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Open Access Publications from the University of California

Beyond the Dreamer Narrative – Undocumented Youth Organizing Against Criminalization and Deportations in California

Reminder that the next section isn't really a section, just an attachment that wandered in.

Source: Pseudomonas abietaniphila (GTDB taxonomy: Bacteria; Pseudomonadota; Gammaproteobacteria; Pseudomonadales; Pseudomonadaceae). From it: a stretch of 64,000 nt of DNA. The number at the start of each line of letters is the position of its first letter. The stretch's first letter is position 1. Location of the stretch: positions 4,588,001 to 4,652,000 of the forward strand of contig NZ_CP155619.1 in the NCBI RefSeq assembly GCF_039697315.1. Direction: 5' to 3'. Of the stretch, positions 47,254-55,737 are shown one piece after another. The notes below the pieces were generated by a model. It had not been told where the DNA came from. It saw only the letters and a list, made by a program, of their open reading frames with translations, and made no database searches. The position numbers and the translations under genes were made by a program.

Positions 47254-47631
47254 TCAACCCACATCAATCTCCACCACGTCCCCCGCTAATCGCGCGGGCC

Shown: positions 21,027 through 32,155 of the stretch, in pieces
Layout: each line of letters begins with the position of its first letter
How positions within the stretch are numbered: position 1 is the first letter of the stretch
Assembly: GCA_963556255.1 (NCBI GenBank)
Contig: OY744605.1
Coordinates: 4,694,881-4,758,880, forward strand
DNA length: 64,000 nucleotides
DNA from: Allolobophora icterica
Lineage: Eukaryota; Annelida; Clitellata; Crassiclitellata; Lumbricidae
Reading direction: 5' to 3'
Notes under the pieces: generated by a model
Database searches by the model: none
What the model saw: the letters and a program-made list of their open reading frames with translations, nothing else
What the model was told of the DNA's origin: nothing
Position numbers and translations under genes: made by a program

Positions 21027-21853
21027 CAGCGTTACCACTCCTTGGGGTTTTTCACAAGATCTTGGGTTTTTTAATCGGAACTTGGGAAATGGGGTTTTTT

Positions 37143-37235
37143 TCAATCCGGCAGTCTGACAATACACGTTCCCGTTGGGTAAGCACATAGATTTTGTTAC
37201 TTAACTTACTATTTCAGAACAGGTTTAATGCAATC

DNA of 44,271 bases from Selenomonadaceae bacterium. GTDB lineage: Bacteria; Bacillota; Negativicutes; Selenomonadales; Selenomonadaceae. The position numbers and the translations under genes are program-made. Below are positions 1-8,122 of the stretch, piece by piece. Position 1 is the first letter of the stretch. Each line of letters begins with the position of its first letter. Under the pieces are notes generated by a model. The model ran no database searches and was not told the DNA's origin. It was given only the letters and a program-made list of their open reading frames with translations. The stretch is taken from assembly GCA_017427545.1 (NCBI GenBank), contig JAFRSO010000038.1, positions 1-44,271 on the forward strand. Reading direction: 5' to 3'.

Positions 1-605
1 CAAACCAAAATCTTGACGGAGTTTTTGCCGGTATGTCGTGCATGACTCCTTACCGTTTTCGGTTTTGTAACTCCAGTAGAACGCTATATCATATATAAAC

When a group of undocumented migrants blocked a road in San Bernardino, California, in the summer of 2011, it was at first sight one out of many events organized by the protest movement of undocumented youth. While they marched down the road and started their action of civil disobedience, they were chanting “education not deportation” and wore academic caps and t-shirts with the campaign slogan “The DREAM is coming” as a reference to higher education and the federal DREAM Act . On the one hand, they were thus continuing the activism of the undocumented youth movement, which became nationally known because of its struggle for the rights of students without legal status in the US since its inception in the early 2000s (cf. Nicholls 2013; Corrunker 2012; Anguiano 2011; Unzueta/Seif 2014; Seif 2014; Costanza-Chock 2014; Eisema/Fiorito/Montero-Sieburth 2014; Negron-Gonzales 2014, 2015). On the other hand, this direct action was symbolic of a shift in the movement that heavily impacted the political practice of groups, coalitions and alliances of undocumented youth in California over the last years.

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